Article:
With the actions, words, and activism of some educators of color, diversity and the call for inclusion are beginning to create noticable waves in the ocean of edtech. There are a lot of divers and fishing boat captains in this ocean who are majority white. In the edtech ocean waters, especially close to the surface, you find quite a significant number of the same types of fish swimming in schools together. When you dive deeper you will uncover one of the true jewels of the ocean: a colorful and unique coral reef full of a variety of fish. The funny thing is that most leadership in edtech (divers and ship captains) don’t want to make the effort to dive a little bit deeper in the edtech ocean to find these coral reefs. They choose instead to make easier and more comfortable decisions to remain in the areas of the ocean that are full of schools of similar fish. Instead of using the resources and opportunities they have at their disposal, many intentionally choose to stay in the shallow parts with the monochromatic fish.
In terms of diversity and inclusion, I really would love more white leaders in educational technology to take a pause. We as educators of color have been put on hold for quite some time, so I feel a moment of pause would actually be very beneficial. During that moment of pause just think, are we doing the same things we’ve always done in regards to diversity and inclusion? Are we just giving lip service in regards to diversity and inclusion? Have we done any work or are we actively reaching out to diverse voices and perspectives? When we receive push back about our choices in regards to diversity, do we feel a little like we’ve been caught? That moment of pause can truly be so clarifying and moving. Reflect on the work you, your board members, selection committees and colleagues have really done. Can you say without a shadow of a doubt that privilege and the skewed lens privilege creates has not tainted your actions?
Unfortunately instead of this needed pause, commonly and recently, I’ve instead seen defensiveness, hurt feelings, and bold denial. News flash: It is okay to call a spade a spade. Today’s awesome article in the Washington Post eloquently alluded to the fact that directly calling out behaviors or words that are not inclusive or even racist is not reason one should feel slighted or insulted. If your outward actions indicate your complete lack or minimal action steps for inclusion and diversity, why be so upset or offended when it is called out? Yes, you’ve gotten your hand caught in the cookie jar again, grabbing for the same sugar cookies. Instead of blantantly deflecting what you have done, having your feelings hurt, or trying to make excuses, I encourage you to do the following:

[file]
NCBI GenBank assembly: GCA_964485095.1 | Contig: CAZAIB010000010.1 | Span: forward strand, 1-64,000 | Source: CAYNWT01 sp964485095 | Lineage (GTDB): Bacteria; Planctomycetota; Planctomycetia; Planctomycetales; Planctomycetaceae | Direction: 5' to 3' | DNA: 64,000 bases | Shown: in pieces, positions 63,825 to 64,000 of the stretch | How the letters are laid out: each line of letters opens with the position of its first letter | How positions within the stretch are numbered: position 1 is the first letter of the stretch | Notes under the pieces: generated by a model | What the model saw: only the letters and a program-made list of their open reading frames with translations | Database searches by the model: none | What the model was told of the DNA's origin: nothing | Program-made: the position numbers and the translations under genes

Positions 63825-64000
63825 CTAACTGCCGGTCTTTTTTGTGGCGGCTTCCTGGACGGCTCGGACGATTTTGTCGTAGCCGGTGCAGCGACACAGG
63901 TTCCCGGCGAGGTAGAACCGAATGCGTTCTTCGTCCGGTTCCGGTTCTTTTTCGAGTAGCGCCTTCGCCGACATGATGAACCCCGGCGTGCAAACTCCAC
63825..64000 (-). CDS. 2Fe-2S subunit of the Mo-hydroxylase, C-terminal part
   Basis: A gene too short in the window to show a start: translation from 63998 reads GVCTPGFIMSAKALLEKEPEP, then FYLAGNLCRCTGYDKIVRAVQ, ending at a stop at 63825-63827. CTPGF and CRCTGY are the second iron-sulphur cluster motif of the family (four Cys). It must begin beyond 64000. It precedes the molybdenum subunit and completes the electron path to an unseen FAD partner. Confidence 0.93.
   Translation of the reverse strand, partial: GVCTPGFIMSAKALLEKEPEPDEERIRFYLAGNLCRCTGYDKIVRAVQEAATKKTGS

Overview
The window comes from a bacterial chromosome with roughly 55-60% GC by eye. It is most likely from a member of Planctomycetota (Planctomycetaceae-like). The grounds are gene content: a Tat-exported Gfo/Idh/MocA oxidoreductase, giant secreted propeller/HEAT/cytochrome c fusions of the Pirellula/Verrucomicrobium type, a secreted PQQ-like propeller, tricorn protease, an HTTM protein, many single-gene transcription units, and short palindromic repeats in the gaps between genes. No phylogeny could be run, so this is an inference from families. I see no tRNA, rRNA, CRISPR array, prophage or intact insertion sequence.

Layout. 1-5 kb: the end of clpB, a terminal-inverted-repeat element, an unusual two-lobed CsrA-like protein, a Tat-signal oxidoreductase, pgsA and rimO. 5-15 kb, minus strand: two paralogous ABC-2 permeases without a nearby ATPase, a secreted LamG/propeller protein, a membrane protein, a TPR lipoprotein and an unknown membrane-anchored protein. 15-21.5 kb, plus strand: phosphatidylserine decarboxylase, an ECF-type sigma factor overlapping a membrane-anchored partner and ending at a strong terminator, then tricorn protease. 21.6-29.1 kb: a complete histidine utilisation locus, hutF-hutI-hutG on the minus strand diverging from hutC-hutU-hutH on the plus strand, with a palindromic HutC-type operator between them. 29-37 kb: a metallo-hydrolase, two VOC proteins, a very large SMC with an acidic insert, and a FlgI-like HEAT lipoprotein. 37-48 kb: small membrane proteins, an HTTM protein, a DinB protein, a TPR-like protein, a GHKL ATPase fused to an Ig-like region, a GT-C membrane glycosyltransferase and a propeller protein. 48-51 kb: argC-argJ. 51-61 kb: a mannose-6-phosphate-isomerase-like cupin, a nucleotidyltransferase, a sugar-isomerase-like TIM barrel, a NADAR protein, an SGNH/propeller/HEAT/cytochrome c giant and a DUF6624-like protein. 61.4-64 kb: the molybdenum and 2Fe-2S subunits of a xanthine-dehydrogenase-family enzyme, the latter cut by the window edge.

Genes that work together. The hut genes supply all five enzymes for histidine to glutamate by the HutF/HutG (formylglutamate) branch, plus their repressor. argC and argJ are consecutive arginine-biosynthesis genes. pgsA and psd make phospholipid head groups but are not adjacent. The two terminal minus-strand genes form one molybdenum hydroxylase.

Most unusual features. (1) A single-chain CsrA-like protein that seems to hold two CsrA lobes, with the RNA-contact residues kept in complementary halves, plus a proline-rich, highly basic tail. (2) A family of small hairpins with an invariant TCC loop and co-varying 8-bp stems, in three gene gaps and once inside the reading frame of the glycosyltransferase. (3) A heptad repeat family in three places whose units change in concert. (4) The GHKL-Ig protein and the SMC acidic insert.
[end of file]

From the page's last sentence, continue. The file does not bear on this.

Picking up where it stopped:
- Listen to the push-back and feedback you are receiving; not with the intent to reply, but grow and reflect.
- Accept the responsibilty for your delibrate choice to reach in that same sugar cookie jar again and possibly even apologize.
- Truly commit to take legitimate action steps to not necessarily stop completely reaching in the same sugar cookie jar, but to regularly and consistently diversify the cookie jars you reach for.
The big issue for me with the cookie jar metaphor is this, not that you are reaching for a cookie, quality cookies are awesome. The problem is this, you are purposefully and very delibrately reaching in the same jar for the same types of cookies EVERY SINGLE TIME. Privilege creates and enables this behavior not only in edtech, but in many siutations. Realize that privilege of any kind creates an ugly lens and perspective from which to look through. I’ve noticed when even one person taps or pushes back on that privilege lens, this oftentimes will cause the fragile lens to break, leading to knee jerk negative reactions, deflection, and upset feelings.
Remember diversity is not a bad or dirty word. Many people when they hear the words inclusion or diversity, they feel they will lose something instead of seeing diversity as an opportunity to gain so much more. So instead of being offended when you are called out regarding your lack of diversity and inclusion in edtech spaces, realize what you are contributing to the problem. There are multiple stages in the recovery process and many educational technology leaders are still stuck in the pre-contemplation and contemplation phases. Please humbly reach out for help in this process, recognize this is a problem you can and should fix, and move to action phase of recovery. Seriously, this is 2016 and there is absolutely no excuse not to intentionally make an effort to look for more coral reefs in the edtech ocean.